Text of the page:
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Excerpt from Oral History Interview with Roy Ham, 1977. Interview H-0123-1. Southern Oral History Program Collection (#4007) See Entire Interview >>

Rural recreations

Ham recalls what he did to have fun when he was young. He recalls in detail building vehicles out of wood, going swimming, and hanging May baskets, taking the opportunity to tell some stories.

Citing this Excerpt

Oral History Interview with Roy Ham, 1977. Interview H-0123-1. Southern Oral History Program Collection (#4007) in the Southern Oral History Program Collection, Southern Historical Collection, Wilson Library, University of North Carolina at Chapel Hill.

Full Text of the Excerpt

PATTY DILLEY:
What kinds of things did you do when you were a kid, to have fun?
ROY HAM:
We made what they call now Appalachian toys. Some of the first toys I remember would be these blocks; some people call them clackers. They're making them out of plastic now, but we made them out of wood. And we had slingshots that we'd shoot and kill snakes. We made motorcycles.
PATTY DILLEY:
How did you make those?
ROY HAM:
Well, we called them motorcycles. They was just something to coast off the hill. We had to work to push them up the hill, and in some instances we'd saw the wheels off of a log of black gum. We had brakes on them. We had springs on the seats, but the way they were constructed, if you hit a rock with the front wheel it would throw you, because the front wheel would fold up with you. And a lot of times we'd wreck the motorcycle, and it'd take us another week to get them repaired to ride the next Sunday. And we'd hoe corn all day, thinking. We'd watch a black cloud. We'd go out the row of corn, digging up the corn and watching that black cloud to see if it was going to rain so we could go work on our motorcycle.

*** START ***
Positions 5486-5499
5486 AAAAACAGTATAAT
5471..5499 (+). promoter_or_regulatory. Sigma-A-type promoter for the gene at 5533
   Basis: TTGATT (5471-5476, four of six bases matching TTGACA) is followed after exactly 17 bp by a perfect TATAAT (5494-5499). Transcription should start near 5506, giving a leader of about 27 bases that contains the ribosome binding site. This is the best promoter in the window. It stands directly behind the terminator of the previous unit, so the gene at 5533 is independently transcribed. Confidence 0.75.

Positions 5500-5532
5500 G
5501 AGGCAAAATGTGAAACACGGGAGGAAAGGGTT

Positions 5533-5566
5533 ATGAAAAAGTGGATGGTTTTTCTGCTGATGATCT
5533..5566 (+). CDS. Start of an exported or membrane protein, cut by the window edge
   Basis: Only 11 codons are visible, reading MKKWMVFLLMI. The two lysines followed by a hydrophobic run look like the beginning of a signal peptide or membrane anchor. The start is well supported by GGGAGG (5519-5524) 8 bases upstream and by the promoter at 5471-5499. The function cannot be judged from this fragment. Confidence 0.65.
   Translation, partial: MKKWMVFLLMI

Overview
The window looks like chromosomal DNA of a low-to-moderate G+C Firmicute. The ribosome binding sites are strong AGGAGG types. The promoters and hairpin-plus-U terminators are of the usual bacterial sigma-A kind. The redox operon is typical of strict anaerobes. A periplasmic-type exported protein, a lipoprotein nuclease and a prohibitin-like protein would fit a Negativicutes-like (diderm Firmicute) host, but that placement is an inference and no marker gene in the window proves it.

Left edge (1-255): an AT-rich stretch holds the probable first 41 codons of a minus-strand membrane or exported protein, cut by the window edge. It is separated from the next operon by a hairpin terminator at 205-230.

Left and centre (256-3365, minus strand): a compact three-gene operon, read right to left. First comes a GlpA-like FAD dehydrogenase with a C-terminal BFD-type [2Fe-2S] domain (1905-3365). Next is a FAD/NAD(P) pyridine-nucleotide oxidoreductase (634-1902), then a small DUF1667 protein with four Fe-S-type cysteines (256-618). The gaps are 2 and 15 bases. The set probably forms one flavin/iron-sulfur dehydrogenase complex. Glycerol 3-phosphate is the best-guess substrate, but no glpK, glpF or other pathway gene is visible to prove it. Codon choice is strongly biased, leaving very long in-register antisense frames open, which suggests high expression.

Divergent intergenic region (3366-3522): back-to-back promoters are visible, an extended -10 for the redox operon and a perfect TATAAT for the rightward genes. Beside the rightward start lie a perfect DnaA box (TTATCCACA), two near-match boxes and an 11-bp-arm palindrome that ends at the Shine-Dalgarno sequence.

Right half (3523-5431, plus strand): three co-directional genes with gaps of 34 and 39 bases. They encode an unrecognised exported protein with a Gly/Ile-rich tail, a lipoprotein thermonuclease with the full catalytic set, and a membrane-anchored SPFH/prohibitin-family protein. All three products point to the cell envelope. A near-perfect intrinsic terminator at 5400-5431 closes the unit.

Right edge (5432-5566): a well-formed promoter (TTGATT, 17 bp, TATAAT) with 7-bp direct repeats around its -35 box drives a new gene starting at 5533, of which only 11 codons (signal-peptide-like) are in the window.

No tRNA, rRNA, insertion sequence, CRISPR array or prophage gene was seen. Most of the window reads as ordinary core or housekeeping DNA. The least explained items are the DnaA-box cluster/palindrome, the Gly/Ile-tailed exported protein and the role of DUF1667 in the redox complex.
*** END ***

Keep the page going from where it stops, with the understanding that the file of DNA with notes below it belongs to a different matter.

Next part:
PATTY DILLEY:
[laughter]
ROY HAM:
And we'd push those up the hill. It'd take us a whole lot longer to push them up the hill than it would to come down. That was in the summer that we'd do that. In the winter we always had bobsleds that we'd make out of wood, and put cradle fingers on the runners to make them run faster. Anything we could do to get up a little more speed. One winter we were going to put a set of wings on the bobsled and fly it across the branch. I like to froze to death that day, because it didn't work.
PATTY DILLEY:
[laughter]
JAMES HAM:
Just got to the branch.
ROY HAM:
It just got to the branch, right in the branch.
PATTY DILLEY:
You were telling a story earlier about going swimming and everything. [laughter] Go ahead and tell us that. Don't be ashamed for that. I won't put you on the spot.
ROY HAM:
[laughter] That is on the spot. There was four of us boys. I'd say we were thirteen or fourteen, maybe fifteen years old, and we were going swimming. We didn't have bathing suits like you've got now. When you come to a place deep enough, you just went swimming. That was it. And on this day it was hot outside, and we walked up Helton Creek till we come to a place that was deep enough to go swimming. And we pulled our clothes off and went swimming. Meanwhile, two ladies maybe twenty or twenty-five years old must have saw us go swimming, so they came down through the woods. And they had a foot log right above our swimming hole, and those girls come and crawled on the foot log, kind of watching us swim. We saw them coming and we went to the deepest water we could get, which was right up at our chin. And the water from mountain streams in the summertime, in July it was still cold as ice. They like to froze us to death …